Thursday, February 7, 2008

OpenSpaces SVF - Remoting on Steroids

When OpenSpaces was first released, one of its core features was Space Based Remoting.
Based on the Space as a discovery, transport, load balancing and failover capabilties, this remoting mechanism provided a a drop in replacement for other remoting implementations, allowing for exposed services to be highly available and redundant and for remote client to get fault tolerance and load balancing out of the box without changing a single line of code.
With 6.5, we have decided to change the name of this feature to the Service Virtualization Framework (SVF) as we feel it has become much more than just a remoting implementation, and better describes the overall value it can bring to applications, by virtualizing any service object across the GigaSpaces grid.
In the next few paragraphs I'll try to explain how this framework works and what are the new improvements we have added to it in GigaSpaces 6.5.

So how in fact does it work?
Underneath, the remoting mechanism relies on the space to get all the above.
What happens is that once the client makes a remote call, the local client side proxy (created dynamically at application startup) packages the invocation into an invocation object, and writes it to the space.
At the space side, you can choose whether you want to handle the remote call synchronously or asynchronously:
  • Handling the call synchronously means that the space will use the inbound communication thread (which was used to receive the request from the network) for the processing of the request. This is similar to most other remoting implementations. This mechanism is built on top of space filters, such that a dedicated filter delegates the invocation to the service object and returns the result back to the client. The benefit of it is that it's usually faster than using a separate thread for processing the request since there are less steps involved.
  • Handling the call asynchronously means that you have a separate thread pool (in the form of an OpenSpaces event container) that consumes the invocation object out of the space, calls the service and then return the result back to space. The client proxy then picks the result from the space using a take operation and returns it back to the caller.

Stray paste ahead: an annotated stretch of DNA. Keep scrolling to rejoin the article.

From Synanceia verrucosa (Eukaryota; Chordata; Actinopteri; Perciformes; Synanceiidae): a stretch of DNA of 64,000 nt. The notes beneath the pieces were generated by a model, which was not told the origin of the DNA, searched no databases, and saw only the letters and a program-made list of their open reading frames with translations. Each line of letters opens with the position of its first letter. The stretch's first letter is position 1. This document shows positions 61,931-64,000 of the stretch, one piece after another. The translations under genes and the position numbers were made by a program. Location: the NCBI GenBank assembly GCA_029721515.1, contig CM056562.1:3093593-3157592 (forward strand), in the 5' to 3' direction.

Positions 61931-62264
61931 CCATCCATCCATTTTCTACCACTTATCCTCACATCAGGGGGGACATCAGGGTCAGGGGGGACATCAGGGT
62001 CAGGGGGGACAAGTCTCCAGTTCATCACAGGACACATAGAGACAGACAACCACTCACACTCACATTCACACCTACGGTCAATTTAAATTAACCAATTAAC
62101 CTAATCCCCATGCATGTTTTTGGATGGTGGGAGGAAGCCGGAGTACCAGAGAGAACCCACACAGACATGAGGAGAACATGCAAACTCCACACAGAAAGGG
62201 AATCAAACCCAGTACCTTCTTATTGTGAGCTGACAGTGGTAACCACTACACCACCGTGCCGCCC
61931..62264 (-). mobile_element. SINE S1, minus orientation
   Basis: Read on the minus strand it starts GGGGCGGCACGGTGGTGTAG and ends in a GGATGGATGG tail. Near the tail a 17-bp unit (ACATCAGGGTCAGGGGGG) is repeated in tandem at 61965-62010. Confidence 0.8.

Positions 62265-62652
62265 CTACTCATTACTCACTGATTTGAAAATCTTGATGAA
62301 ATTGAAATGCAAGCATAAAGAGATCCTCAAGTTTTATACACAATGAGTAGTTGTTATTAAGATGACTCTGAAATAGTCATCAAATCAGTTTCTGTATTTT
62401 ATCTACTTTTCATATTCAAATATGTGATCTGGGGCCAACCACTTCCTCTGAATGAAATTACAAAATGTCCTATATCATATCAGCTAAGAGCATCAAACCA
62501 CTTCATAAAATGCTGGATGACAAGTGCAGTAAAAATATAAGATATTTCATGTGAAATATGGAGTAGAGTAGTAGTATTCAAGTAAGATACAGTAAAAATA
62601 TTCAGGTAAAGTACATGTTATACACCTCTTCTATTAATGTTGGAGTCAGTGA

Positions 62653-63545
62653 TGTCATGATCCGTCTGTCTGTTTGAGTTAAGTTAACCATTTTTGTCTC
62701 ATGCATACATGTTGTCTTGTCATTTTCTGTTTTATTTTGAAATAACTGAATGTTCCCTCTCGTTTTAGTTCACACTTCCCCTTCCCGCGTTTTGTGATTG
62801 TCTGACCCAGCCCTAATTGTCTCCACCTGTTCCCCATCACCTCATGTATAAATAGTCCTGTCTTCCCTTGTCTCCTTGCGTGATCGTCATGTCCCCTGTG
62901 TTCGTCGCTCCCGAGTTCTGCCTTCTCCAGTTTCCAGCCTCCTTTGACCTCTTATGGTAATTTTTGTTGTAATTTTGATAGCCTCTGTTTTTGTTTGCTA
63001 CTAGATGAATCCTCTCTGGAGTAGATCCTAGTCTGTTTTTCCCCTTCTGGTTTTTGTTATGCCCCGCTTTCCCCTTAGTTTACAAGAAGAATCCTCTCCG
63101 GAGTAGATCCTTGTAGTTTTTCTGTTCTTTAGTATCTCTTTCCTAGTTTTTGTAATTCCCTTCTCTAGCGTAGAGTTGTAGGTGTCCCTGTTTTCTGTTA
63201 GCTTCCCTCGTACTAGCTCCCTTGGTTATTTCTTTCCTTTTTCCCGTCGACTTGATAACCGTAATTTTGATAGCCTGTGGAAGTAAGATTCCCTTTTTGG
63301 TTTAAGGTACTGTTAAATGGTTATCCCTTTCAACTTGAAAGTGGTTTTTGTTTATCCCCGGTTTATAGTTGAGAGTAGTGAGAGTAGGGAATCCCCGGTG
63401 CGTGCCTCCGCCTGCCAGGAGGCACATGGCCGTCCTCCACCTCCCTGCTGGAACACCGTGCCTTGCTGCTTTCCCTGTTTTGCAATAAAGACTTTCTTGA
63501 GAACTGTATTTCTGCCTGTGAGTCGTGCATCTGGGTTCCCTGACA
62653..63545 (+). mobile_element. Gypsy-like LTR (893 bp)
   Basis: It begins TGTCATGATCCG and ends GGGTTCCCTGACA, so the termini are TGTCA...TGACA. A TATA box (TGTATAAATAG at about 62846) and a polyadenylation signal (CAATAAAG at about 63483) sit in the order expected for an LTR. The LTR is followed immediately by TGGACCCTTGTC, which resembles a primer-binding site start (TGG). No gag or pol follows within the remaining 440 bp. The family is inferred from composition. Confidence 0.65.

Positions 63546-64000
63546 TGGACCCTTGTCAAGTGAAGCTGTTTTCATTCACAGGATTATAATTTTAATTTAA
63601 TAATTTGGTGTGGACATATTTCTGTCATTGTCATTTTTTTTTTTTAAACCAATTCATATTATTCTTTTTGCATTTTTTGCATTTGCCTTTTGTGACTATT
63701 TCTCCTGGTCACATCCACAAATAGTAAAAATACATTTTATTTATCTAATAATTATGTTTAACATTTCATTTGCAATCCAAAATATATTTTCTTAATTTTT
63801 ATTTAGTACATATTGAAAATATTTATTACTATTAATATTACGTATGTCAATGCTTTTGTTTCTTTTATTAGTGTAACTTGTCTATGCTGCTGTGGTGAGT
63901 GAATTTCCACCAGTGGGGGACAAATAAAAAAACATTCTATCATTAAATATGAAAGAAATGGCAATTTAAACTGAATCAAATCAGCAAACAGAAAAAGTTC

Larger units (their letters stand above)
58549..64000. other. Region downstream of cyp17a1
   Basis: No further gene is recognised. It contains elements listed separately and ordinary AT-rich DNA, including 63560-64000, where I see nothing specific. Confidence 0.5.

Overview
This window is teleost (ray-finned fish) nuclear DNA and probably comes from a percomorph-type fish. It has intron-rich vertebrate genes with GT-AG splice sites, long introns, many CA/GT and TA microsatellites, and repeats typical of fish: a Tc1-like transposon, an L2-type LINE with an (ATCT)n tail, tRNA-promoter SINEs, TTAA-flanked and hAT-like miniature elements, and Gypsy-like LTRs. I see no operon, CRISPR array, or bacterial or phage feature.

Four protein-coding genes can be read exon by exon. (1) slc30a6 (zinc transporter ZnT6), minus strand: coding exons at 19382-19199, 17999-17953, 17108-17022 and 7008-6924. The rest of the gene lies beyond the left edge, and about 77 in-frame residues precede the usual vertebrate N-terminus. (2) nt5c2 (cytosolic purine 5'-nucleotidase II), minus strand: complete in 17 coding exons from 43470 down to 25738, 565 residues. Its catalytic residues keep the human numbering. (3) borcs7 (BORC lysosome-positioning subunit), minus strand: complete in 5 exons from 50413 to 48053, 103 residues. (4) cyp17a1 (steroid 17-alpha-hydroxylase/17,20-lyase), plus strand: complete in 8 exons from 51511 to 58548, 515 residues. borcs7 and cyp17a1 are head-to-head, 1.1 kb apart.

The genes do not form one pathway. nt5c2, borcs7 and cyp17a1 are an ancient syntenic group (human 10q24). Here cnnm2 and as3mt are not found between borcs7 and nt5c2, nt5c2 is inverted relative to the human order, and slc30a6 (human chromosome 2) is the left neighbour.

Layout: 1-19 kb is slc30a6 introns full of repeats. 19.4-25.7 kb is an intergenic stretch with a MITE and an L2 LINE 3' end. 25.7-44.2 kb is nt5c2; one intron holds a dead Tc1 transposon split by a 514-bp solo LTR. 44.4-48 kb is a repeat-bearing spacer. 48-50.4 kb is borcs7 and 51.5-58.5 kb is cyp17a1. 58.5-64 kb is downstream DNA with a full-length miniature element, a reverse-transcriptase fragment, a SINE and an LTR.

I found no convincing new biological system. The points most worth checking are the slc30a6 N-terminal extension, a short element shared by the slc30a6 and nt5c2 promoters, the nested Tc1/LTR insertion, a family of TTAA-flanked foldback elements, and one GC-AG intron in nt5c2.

The benefit of that is that the model is more scalable and safer than the synchronous one, as the load at any moment depends mostly on the number of processing threads rather than the actual number of requesting clients. It also allows for true asynchronous operations by using JDK Futures and retrieving the result of the invocation asynchronously.

Why use the SVF instead of ordinary remoting mechanisms?
For both implementations (sync and async), the fact that everything is done through the space means that the framework provides the following out of the box:
  1. Automatic and transparent failover: using the space's failover capabilities, a remote call (i.e. the invocation object) is transparently routed to another node when the default node for the invocation becomes unavailable.
  2. Load balancing: using the space's load balancing capability, the remote call (i.e. the invocation object) can be routed to any one of the cluster members or even to all of them. Again, this is done in complete transparency to the calling code.
  3. Non intrusiveness: As with any other good remoting implementations, the client code is completely isolated from the underlying remoting mechanism. This is actually a very powerful yet non intrusive manner of implementing SBA. Both the client and service code can be completely independent of any GigaSpaces interface, making them truly portable across any runtime platform.
Code samples
The primary way to enable SVF in your application in your Spring beans file.
Let's take the example of the following business interface (assume a Data and DataResult classes):

public interface IDataProcessor {

* Process a given data object and return a DataResult.
DataResult processData(String title, Data data);
It takes an instance of type Data as input and returns an instance of type DataResult.
For simplicity Lets also assume the following implementation for the service:
public class DataProcessor implements IDataProcessor {
public DataResult processData(String title, Data data) {
System.out.println("Processed: " + data);
return new DataResult("Done processing: " + title);
In order to configure this on the space side we need to determine whether we want the service to be exposed as a synchronous service, asynchronous service or both.
The configuration is part of a processing unit deployed to the GigaSpaces grid.
Here's the Spring configuration inside the processing unit's pu.xml:
<os-remoting:service-exporter id="remotingServiceExporter">
<os-remoting:service ref="dataProcessor"/>
The above snippet exports the service such that it could be used as a remoting endpoint.
Now we need to configure the actual remoting mechanism.
Here's an example for a sync remoting configuration. Note that we simply take to the exported object and use it as space filter:
<os-core:space id="space" url="/./space">
<os-core:filter-provider ref="remotingServiceExporter" />
<os-core:giga-space id="gigaSpace" space="space" tx-manager="transactionManager"/>